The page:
“Contemporary art is not my forte,” admits Bénédicte de Donker, a medievalist by training, and one of the curators of Doğançay’s exhibit. “In terms of craftsmanship, I’m not very impressed. It’s good but nothing out of the ordinary. I’m more interested in his process, the fact that he photographed walls in 114 countries, and what he did with his archive, how he transformed it into his work.”
When it comes to the works in the exhibit, de Donker was struck by the range of colour and the universality of wall signage that Doğançay accumulated, creating a global visual vocabulary. In that sense, the exhibition sets out the notion that, rather than dividing, walls can signify unity.
Doğançay was inspired by the wave of pop art sweeping New York in the second half of the 20th century through artists such as Andy Warhol and Robert Rauschenberg.
“You can see some similarities” between his work and Rauschenberg’s, says Yahşi Baraz, a Turkish art dealer who met Doğançay in 1975, and exhibited his solo show that year, following his return from Israel. “His name is not in the new realism books. They don’t accept his style. I’m surprised,” Baraz adds. “He’s a mix of pop art and graffiti art. Time will show.”
He returned home with suitcases full of grimy posters, stripped from walls in Tel Aviv and Jerusalem
Doğançay had taken art courses while completing his economics PhD at the University of Paris. His father, Adil Doğançay, was also a painter, military-trained from Istanbul, who passed on his passion for oils and travel.
As post-war Paris reeled with poverty and nostalgia, the global art world shifted from Europe to America. By the 1960s it was defined by names such as Jackson Pollock, Mark Rothko and Robert Motherwell – just in time for Doğançay to show paintings beside Jasper Johns, Andy Warhol and Willem de Kooning, representing Turkey at the World Show exhibition at Washington Square Galleries in New York. In 1963, he resigned from his job as a bureaucrat and went into art full time.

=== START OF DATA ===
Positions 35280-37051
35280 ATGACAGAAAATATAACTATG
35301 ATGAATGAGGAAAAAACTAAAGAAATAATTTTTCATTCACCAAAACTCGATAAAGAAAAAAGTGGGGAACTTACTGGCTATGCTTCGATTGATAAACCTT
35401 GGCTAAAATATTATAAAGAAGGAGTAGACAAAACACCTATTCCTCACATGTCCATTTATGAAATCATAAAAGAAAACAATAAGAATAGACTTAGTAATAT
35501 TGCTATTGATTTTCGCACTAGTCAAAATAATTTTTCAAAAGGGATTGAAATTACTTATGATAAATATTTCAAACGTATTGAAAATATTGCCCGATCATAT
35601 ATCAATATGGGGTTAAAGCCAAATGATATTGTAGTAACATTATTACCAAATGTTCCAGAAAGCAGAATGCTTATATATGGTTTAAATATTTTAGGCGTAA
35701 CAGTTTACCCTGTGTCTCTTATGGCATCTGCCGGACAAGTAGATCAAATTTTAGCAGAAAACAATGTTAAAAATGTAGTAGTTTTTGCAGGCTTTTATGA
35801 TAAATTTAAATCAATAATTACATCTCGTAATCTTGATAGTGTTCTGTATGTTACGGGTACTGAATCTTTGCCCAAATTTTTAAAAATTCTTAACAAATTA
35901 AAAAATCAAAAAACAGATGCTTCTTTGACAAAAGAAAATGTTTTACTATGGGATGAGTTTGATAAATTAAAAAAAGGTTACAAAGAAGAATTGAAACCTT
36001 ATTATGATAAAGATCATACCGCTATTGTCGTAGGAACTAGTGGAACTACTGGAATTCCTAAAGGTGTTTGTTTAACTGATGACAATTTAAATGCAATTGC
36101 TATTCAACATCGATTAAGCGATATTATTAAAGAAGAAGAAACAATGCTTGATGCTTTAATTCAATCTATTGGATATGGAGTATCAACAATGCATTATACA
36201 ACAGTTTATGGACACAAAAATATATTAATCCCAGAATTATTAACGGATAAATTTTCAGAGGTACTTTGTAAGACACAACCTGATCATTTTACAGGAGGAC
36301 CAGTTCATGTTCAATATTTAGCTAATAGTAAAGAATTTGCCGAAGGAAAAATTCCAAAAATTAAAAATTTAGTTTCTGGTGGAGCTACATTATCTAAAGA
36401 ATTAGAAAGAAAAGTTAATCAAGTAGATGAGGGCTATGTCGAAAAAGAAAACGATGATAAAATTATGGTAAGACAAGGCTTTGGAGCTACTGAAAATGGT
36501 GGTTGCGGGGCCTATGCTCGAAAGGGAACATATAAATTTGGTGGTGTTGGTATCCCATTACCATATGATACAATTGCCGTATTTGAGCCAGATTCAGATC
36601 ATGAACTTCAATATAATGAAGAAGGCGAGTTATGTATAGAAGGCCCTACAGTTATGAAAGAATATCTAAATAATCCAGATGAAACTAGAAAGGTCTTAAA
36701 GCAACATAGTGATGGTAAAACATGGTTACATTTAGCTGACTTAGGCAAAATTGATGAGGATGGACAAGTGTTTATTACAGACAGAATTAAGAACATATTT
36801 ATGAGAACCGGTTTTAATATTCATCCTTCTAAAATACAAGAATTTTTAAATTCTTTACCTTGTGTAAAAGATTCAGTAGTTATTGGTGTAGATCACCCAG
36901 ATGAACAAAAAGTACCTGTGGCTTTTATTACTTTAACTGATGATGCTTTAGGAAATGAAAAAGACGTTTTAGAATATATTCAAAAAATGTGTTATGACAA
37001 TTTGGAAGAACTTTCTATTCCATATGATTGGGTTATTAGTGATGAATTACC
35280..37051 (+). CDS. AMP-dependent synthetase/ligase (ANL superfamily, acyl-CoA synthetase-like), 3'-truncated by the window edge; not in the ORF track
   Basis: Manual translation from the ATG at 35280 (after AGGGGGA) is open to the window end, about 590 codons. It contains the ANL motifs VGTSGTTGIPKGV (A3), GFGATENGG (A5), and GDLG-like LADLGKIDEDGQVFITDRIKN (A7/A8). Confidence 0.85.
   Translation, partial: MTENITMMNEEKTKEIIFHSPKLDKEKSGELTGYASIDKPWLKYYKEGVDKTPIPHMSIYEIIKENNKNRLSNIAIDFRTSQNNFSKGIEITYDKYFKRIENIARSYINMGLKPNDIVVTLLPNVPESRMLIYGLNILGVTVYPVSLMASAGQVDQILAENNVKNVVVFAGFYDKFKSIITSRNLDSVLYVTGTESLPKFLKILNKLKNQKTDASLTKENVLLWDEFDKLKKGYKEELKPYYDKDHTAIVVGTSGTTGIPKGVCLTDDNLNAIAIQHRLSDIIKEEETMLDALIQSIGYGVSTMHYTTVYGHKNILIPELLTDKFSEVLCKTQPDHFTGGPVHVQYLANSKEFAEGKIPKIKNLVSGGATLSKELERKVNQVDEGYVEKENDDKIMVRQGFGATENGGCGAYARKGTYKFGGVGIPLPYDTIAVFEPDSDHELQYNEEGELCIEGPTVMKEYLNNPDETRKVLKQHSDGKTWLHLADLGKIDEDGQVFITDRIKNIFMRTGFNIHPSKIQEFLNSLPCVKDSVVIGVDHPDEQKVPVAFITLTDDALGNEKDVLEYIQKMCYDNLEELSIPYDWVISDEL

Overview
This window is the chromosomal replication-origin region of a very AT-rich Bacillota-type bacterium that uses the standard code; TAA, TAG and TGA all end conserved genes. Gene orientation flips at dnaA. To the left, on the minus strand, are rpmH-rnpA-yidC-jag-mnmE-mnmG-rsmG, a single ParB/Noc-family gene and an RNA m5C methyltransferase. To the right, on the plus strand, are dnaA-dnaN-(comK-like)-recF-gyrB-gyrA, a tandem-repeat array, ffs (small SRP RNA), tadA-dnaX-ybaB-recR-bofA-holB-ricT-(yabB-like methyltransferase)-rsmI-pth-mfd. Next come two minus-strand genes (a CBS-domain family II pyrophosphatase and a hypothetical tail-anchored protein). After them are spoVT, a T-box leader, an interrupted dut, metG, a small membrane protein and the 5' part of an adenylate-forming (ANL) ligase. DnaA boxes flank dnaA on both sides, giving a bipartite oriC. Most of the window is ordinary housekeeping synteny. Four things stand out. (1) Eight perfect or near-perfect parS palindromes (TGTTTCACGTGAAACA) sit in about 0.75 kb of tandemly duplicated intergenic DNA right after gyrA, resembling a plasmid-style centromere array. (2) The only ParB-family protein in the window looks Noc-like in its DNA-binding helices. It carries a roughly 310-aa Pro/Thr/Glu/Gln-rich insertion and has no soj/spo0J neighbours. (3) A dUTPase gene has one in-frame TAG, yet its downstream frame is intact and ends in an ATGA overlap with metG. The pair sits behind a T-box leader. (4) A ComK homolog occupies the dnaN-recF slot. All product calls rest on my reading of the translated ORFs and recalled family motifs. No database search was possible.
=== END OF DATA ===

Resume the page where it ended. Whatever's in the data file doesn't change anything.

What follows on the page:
“In 1945 [he made his] first attempts to be famous as an artist in America,” Baraz explains. “When Burhan came to New York in 1962, everyone was settled down,” he adds, remembering his many trips to New York with Doğançay in the 1970s. “American art critics knew who the American artists were. They didn’t accept Burhan’s name as an American artist."
Rauschenberg was a big influence in Tel Aviv as well, says Leah Abir, a Tel Aviv-based curator. “Walls were a big reference, especially for the Tel Aviv group. There’s lots of reconsiderations of the 70s, mainly post-war. Doğançay looks very ‘naïve',” she says, using a term from the art world that means ‘untrained’. “You can find ads, text, print in the Israeli art,” she adds, “but it looks completely different.”
In 1975, Doğançay climbed the steps to the newly founded Gallery Baraz, still located at the same address in Istanbul. Taken by his affinity for modernism and his friendly character, Baraz befriended Doğançay and organised his first show, pivotal for both their careers. Doğançay sold well and later went on to become the first Turkish artist in the permanent collection of the Metropolitan Museum of Art in New York.
There was backlash within Turkey’s relatively rarefied art world. Local artists saw him as an outsider from New York, a lawyer and bureaucrat without formal art school training. Collectors, it seems, had other ideas. In 2009, his piece, Symphony in Blue sold for $1.7m (€1.6m).